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New Pattern Reading Comprehension Part - 8

Published on Thursday, January 11, 2018
We are happy to share some comprehension passages with which you would be able to progress your jargon in short-term and easily score high marks in English section in any competitive exams. All the best.

Comprehension Exercise

Today, Comprehensionrize to its credit, Grameen is one of the largest microfinance organizations in the world. It started out providing small sums to underprivileged tycoons in Bangladesh to help them grow from a survival living to a livelihood. The great discovery its founders made was that even with few assets, these entrepreneurs repaid on time. Grameen and microfinance have since become financial staples of the developing world. It‘s approach, distinct from other microfinance, uses the group lending model. Costs are kept down by having borrowers vet one another, tying together their financial fates and eliminating expensive loan officers entirely. The ultimate promise of Grameen I to use business lending as a way for people to lift themselves out of poverty. Recently, Grameen has taken on a different challenge by setting up operations in the US .money may be tight in the waning recession, but it is still a nation 1,00,000 bank branches. Globally, the occupied microfinance equation consists of borrowing reserves economically and keeping loan evasions and overhead expenses adequately low. Microlenders, including Grameen, do this by charging colossal interest rates as high as 60% or 70%-which is necessary to compensate for the risk and attract bank funding, but loans rates much above the standard 15% would most likely be attacked as usurious in America. So, the question is whether there is a role for a Third World leader in the world‘s largest economy. Grameen America believes that in a few years it will be successful and turn a profit, thanks to 9 million US households untouched by mainstream banks and 21 million using the likes of payday loans and pawn shops for financing. But enticing the unbanked won‘t be easy. after all, profit has long eluded US microfinanciers and if it is not lucrative, it is not microlending, but charity. when Grameen first went to the US, in the late 1980s, it tripped up. Under Grameen‘s tutelage, banks started microloans to entrepreneurs with a shocking 30% loss. But Grameen America says that this time results will be making loans, not training an American bank to do it. More often than not, the borrowers, Grameen finds, in the US already have jobs(as factory workers for example) or side business-selling toys, cleaning houses etc. the loans from Grameen, by and large, provided a steadier source of funding, but they don‘t create businesses out of nothing. But money isn‘t everything. More importantly for many entrepreneurs, group members are tremendous sources of support to one another.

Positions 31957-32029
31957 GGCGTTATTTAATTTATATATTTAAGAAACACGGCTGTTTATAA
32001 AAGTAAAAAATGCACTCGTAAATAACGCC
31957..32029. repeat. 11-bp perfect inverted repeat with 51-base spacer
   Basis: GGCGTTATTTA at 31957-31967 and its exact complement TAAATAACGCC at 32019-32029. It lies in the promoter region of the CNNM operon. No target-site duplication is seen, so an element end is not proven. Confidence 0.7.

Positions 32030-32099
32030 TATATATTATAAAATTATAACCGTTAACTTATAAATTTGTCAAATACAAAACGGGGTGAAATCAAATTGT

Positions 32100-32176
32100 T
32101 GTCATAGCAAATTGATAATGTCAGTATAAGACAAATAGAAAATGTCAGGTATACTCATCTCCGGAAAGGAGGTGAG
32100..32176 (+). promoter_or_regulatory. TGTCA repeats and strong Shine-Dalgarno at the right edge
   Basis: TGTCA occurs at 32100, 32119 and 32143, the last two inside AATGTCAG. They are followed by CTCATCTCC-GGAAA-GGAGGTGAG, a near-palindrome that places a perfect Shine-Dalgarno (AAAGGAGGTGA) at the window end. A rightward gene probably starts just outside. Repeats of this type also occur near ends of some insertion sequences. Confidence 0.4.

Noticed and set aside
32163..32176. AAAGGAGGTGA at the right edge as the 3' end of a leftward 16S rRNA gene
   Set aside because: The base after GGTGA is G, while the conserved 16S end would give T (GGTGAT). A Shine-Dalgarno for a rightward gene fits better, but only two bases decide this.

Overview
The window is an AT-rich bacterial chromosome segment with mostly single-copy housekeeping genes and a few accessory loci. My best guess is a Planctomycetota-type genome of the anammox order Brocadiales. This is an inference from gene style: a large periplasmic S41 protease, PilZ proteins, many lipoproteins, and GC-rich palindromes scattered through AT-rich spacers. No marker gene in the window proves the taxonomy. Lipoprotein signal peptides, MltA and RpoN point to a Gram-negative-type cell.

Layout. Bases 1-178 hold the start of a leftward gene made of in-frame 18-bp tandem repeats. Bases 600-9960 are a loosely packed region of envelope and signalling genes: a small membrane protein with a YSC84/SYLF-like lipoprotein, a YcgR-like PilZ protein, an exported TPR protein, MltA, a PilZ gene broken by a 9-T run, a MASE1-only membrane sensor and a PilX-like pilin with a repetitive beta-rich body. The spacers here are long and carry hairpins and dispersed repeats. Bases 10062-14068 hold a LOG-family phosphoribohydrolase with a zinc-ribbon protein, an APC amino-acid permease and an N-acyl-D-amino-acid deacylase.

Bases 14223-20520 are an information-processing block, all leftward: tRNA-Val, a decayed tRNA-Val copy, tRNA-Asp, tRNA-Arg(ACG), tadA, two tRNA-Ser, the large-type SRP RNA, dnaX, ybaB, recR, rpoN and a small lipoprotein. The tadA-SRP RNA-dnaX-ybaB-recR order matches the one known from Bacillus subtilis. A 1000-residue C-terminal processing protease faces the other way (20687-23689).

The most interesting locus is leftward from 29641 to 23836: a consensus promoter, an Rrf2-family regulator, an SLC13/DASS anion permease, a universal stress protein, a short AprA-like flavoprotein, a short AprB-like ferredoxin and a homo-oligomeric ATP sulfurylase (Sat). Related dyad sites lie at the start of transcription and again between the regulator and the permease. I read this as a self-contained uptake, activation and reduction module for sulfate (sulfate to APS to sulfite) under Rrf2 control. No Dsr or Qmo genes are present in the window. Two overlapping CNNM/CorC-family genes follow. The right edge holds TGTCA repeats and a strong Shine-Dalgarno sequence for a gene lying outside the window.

Question 1. 

What has adversely affected the success of microfinance institutions in the US?
(a) The focus of these institutions is on making a profit at any cost instead of being charitable to the needy
(b) American banks engaged in microlending were the most severely hit during the recession
(c) A widespread perception is better suited to developing countries
(d) Their failure to attract those outside the formal banking system as customers
(e) American‘s are too proud to accept aid from Third World Countries 
Ans. (d)

Question 2.